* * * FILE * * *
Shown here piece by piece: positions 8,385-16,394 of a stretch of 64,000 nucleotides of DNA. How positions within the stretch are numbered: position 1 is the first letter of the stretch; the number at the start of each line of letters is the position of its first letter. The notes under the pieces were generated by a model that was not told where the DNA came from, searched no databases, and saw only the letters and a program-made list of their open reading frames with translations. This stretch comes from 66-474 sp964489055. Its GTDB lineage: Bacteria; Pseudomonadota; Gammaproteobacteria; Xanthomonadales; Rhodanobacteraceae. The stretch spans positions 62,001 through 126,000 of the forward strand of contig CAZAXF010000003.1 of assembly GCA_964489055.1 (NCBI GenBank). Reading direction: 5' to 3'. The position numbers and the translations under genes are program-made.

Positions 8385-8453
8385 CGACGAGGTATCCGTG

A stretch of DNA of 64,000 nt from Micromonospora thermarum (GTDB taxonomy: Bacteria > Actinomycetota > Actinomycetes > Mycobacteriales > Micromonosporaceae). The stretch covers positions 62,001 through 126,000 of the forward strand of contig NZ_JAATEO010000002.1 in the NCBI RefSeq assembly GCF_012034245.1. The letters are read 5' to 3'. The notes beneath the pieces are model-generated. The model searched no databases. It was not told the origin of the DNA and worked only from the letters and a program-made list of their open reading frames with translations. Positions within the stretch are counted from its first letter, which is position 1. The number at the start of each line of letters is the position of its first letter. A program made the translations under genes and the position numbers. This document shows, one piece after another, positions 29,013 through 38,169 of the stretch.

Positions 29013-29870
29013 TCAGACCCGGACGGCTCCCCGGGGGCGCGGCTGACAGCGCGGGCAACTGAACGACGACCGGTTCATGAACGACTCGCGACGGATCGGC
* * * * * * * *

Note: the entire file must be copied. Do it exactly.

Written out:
Shown here piece by piece: positions 8,385-16,394 of a stretch of 64,000 nucleotides of DNA. How positions within the stretch are numbered: position 1 is the first letter of the stretch; the number at the start of each line of letters is the position of its first letter. The notes under the pieces were generated by a model that was not told where the DNA came from, searched no databases, and saw only the letters and a program-made list of their open reading frames with translations. This stretch comes from 66-474 sp964489055. Its GTDB lineage: Bacteria; Pseudomonadota; Gammaproteobacteria; Xanthomonadales; Rhodanobacteraceae. The stretch spans positions 62,001 through 126,000 of the forward strand of contig CAZAXF010000003.1 of assembly GCA_964489055.1 (NCBI GenBank). Reading direction: 5' to 3'. The position numbers and the translations under genes are program-made.

Positions 8385-8453
8385 CGACGAGGTATCCGTG

A stretch of DNA of 64,000 nt from Micromonospora thermarum (GTDB taxonomy: Bacteria > Actinomycetota > Actinomycetes > Mycobacteriales > Micromonosporaceae). The stretch covers positions 62,001 through 126,000 of the forward strand of contig NZ_JAATEO010000002.1 in the NCBI RefSeq assembly GCF_012034245.1. The letters are read 5' to 3'. The notes beneath the pieces are model-generated. The model searched no databases. It was not told the origin of the DNA and worked only from the letters and a program-made list of their open reading frames with translations. Positions within the stretch are counted from its first letter, which is position 1. The number at the start of each line of letters is the position of its first letter. A program made the translations under genes and the position numbers. This document shows, one piece after another, positions 29,013 through 38,169 of the stretch.

Positions 29013-29870
29013 TCAGACCCGGACGGCTCCCCGGGGGCGCGGCTGACAGCGCGGGCAACTGAACGACGACCGGTTCATGAACGACTCGCGACGGATCGGC